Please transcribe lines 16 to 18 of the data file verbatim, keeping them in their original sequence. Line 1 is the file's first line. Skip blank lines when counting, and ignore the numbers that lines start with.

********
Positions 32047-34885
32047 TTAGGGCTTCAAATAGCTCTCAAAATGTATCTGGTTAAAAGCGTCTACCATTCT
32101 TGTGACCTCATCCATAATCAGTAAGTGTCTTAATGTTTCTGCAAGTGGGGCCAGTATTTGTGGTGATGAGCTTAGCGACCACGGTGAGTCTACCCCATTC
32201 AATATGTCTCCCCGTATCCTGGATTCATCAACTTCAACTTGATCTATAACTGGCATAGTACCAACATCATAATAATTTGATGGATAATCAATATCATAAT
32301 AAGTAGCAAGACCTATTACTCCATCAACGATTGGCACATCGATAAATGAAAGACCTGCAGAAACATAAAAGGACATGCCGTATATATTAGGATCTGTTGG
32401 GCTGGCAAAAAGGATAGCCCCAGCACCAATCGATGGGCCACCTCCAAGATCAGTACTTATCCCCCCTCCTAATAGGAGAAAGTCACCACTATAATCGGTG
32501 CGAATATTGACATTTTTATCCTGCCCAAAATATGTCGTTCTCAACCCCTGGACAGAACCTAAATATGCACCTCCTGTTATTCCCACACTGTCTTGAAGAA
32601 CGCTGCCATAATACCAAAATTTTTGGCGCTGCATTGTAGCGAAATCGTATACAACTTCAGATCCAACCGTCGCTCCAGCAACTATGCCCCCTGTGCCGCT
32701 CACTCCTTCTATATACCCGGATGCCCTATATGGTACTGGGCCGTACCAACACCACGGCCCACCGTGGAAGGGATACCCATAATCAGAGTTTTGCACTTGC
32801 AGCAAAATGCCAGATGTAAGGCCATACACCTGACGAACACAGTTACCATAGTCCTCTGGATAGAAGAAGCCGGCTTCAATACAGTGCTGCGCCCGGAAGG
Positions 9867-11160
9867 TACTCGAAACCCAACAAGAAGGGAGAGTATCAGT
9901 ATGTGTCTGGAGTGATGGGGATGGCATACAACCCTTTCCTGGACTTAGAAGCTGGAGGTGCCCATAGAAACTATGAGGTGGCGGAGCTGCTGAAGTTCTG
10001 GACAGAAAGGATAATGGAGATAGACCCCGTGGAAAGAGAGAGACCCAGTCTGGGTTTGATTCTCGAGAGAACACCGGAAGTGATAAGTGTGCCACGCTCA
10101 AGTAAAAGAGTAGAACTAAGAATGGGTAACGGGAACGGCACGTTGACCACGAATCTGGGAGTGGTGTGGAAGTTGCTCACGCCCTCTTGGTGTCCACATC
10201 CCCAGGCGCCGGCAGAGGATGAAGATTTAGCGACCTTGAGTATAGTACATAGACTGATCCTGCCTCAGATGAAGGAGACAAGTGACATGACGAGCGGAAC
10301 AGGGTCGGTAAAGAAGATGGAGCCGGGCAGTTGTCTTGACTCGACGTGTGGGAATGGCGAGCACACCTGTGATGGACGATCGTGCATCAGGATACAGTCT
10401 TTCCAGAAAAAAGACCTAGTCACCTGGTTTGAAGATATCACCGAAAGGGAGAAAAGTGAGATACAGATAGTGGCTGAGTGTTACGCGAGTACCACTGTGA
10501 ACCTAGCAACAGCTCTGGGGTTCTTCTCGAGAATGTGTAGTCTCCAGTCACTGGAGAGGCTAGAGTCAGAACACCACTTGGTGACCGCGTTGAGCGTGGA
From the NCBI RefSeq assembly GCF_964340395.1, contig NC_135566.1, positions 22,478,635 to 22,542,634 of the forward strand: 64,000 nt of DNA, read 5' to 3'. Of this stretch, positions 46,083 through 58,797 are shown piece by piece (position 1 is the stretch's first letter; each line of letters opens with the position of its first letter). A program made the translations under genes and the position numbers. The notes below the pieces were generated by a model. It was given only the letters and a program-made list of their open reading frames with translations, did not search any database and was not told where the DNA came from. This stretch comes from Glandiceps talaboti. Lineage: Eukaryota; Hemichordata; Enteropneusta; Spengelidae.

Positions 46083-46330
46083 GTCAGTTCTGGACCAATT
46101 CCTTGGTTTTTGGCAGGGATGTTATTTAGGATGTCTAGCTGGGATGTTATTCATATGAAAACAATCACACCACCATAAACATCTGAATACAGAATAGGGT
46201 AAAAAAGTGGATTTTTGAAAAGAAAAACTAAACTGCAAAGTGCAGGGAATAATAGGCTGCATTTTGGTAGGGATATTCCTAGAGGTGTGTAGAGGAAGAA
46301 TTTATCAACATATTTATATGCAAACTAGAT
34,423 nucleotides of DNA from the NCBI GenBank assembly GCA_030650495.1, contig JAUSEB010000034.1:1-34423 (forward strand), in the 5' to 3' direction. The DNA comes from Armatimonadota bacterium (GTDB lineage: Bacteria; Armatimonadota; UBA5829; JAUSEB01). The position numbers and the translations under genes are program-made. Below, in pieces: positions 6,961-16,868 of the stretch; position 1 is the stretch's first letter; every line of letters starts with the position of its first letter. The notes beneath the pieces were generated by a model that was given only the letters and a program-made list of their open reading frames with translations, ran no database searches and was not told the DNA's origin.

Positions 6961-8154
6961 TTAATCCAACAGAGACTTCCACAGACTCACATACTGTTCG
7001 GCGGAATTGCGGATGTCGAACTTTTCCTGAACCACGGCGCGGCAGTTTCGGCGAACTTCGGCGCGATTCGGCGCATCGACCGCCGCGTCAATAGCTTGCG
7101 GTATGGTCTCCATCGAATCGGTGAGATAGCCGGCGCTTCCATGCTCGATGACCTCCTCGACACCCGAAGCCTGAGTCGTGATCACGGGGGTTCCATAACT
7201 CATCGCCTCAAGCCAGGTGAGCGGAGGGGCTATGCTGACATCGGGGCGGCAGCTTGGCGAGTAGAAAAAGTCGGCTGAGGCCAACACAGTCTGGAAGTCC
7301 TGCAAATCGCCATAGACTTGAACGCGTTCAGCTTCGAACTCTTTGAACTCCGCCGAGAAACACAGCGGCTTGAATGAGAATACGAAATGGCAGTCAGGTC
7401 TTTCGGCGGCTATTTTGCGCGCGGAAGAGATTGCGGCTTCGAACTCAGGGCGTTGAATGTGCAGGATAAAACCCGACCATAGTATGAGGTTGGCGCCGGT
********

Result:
10201 CCCAGGCGCCGGCAGAGGATGAAGATTTAGCGACCTTGAGTATAGTACATAGACTGATCCTGCCTCAGATGAAGGAGACAAGTGACATGACGAGCGGAAC
10301 AGGGTCGGTAAAGAAGATGGAGCCGGGCAGTTGTCTTGACTCGACGTGTGGGAATGGCGAGCACACCTGTGATGGACGATCGTGCATCAGGATACAGTCT
10401 TTCCAGAAAAAAGACCTAGTCACCTGGTTTGAAGATATCACCGAAAGGGAGAAAAGTGAGATACAGATAGTGGCTGAGTGTTACGCGAGTACCACTGTGA